Why “Go Viral” Is Not An Effective Content Marketing Strategy
If you're trying to go viral, you're probably trying too hard. Columnist Rachel Lindteigen explains why you should focus instead on creating great content that matters to your audience.
Most marketers would love to go viral — they want that amazing pickup, millions of shares, tons of attention, the elusive 15 minutes of fame. Why wouldn’t you aim for huge success? It sounds amazing, right?
I want to go viral, sign me up… right? Why not?
Going viral isn’t an effective content strategy because it’s not something you can plan for, nor is it something that’s easily replicated for long-term success. Most viral content has a very short shelf life.
It’s the darling of the internet for a few days or a week or two, and then it’s gone. It’s forgotten, and consumers have moved to the next item.
Rather than having short-lived attention from fleeting fans, brands would be much better served by creating long-lasting strategies with content that helps their audience connect with them and their products. The reality is, most who aim for it will never achieve viral success.
It’s not that they’re not trying; it may be that they’re trying too hard. If your goal is to go viral, you may be so focused on your content that it loses its natural appeal and just feels contrived.
Don’t Go Viral For The Wrong Reasons
You could go viral for the wrong reasons: Mountain Dew’s Puppy Monkey Baby Super Bowl commercial went viral, but it was mostly due to the backlash over how strange people found it and the fact that it was nightmare-inducing.
There have been more than 22 million views of the Puppy Monkey Baby commercial on Mountain Dew’s YouTube channel. However, most of the user comments are negative. The sentiment isn’t positive.
But, Mountain Dew may not care — because the reality is that more than 22 million people have watched the commercial on YouTube, more than 10,000 people have commented, and it’s being discussed on other channels across social media.
However, creating content that leaves people saying, “The nightmares won’t stop” or “You know, my friends warned me not to look this commercial up. I should’ve listened” isn’t the best formula for long-term success and audience building.
Yes, you’ve reached a new audience, but have you created a positive impression? Probably not.
Focus On Producing Useful Content
Focusing on creating great content that people will enjoy and find helpful is a better long-term strategy. If something goes viral, great. But the reality is, most of what you create is never going to go viral.
I’ve heard viral success likened to hitting a grand slam in baseball. Sure, everyone wants it, but the reality is that very few will ever achieve it.
You can win a game on just single hits. You can win in content marketing by consistently creating great content that’s useful to your audience.
You don’t need to have the most popular post to be successful. By focusing on going viral, you’re setting yourself up for disappointment.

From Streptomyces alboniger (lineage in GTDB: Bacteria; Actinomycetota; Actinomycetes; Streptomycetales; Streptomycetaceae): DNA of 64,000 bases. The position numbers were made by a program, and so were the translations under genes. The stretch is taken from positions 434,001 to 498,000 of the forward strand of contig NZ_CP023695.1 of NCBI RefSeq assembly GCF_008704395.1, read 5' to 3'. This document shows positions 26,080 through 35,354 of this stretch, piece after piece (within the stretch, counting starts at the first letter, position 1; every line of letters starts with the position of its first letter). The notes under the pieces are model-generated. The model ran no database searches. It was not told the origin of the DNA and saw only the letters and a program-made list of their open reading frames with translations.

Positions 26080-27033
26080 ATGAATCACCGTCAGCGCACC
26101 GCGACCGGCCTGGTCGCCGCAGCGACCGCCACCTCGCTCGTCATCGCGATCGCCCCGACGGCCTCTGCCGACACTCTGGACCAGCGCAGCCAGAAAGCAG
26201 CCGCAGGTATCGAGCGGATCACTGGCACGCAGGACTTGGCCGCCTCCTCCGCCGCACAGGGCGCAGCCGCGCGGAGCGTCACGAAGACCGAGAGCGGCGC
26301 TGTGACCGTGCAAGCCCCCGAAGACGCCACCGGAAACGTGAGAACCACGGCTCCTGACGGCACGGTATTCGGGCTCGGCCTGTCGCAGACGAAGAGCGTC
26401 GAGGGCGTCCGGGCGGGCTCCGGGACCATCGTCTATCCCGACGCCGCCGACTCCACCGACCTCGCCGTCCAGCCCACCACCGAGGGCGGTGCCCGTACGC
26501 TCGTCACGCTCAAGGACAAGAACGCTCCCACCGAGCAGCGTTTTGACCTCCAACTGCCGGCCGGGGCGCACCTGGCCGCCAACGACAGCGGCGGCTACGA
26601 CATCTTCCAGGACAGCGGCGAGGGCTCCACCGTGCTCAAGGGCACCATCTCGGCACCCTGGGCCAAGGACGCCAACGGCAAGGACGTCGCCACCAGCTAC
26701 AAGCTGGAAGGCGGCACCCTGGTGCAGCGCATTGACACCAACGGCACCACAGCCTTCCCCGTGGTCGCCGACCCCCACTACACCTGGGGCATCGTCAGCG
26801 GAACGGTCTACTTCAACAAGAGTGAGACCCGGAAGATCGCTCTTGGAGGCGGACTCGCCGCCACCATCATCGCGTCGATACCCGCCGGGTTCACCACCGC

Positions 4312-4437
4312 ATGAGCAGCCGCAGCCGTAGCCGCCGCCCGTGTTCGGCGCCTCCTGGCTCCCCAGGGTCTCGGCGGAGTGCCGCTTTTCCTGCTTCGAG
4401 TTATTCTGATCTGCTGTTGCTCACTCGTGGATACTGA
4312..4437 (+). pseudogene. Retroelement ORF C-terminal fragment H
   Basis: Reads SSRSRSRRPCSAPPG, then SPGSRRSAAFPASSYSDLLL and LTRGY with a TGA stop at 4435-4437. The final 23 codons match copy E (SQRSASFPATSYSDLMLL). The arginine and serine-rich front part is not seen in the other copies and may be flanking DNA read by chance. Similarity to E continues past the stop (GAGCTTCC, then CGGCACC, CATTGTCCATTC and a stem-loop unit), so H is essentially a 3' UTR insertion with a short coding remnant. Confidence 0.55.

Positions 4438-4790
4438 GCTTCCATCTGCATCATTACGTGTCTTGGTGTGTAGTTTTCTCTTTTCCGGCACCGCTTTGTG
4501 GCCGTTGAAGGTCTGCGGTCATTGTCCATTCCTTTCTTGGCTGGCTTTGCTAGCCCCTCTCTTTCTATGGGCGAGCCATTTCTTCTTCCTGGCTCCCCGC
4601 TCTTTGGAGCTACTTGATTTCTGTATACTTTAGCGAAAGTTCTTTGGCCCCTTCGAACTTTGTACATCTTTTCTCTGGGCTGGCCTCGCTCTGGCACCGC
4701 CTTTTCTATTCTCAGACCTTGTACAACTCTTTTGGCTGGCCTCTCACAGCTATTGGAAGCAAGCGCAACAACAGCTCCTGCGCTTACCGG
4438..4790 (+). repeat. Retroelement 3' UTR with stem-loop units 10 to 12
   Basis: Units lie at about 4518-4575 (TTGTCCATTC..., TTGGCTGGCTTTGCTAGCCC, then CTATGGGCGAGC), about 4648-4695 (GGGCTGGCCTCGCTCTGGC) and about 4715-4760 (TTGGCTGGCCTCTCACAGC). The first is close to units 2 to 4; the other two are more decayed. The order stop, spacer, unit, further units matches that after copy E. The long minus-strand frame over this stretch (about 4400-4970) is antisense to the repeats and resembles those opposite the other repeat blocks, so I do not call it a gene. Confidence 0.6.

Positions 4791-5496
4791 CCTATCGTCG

Most content you create will never go viral. But if you create useful content that your readers/fans/followers want to read, you’ll still have content marketing success.
Part of the reason it’s hard to go viral is that it’s really hard to predict what will be a hit. I doubt that anyone at Vans could have expected they’d be front and center in a viral video success story such as, “Damn Daniel.”
Joshua Holz regularly videotaped his friend, Daniel Lara, during sixth period at their Riverside, California, high school. Holz would narrate each one with a simple, “Damn Daniel” while showing his friend’s outfit and focusing on the shoes.
The duo took a number of videos and uploaded them to SnapChat daily. No one could have predicted this would become the next internet sensation.
If the marketing team at Vans set out to create an amazing viral success, they probably wouldn’t have focused on two teenage boys in Riverside and a pair of white slip-on canvas Vans.
Who would have thought this video series would lead to so much?
“Damn Daniel” scored 45+ million views for the original video (which has since been deleted by a hacker), an appearance on “The Ellen DeGeneres Show,” eBay listings totaling upward of $400,000 for “Damn Daniel” shoes that may not even have been Daniel’s.
Vans didn’t set out to have a viral video success; this video had nothing to do with the Vans marketing team. This is user-generated content at its best.
Focusing on going viral isn’t the answer. You’ll go farther if you create great content on a regular basis.
Be authentic, be helpful, be real, and you’ll be rewarded in the long run. When you try too hard, it shows, and the audience doesn’t like that.
While most brands will never be the center of a viral success story like “Damn Daniel,” they can consistently create great content that their audience wants to consume.